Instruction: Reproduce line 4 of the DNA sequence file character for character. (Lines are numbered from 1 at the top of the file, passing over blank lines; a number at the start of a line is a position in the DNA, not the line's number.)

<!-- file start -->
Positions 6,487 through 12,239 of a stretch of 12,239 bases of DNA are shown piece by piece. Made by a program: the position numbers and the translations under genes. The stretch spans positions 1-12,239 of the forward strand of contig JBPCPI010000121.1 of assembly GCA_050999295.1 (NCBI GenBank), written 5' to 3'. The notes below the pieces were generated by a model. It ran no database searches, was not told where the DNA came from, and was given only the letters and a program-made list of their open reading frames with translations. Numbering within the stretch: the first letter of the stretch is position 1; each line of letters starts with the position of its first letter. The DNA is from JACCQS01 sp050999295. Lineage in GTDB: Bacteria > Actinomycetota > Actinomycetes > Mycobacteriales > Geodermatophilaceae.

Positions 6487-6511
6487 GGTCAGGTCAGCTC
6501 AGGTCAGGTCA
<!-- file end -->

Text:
6501 AGGTCAGGTCA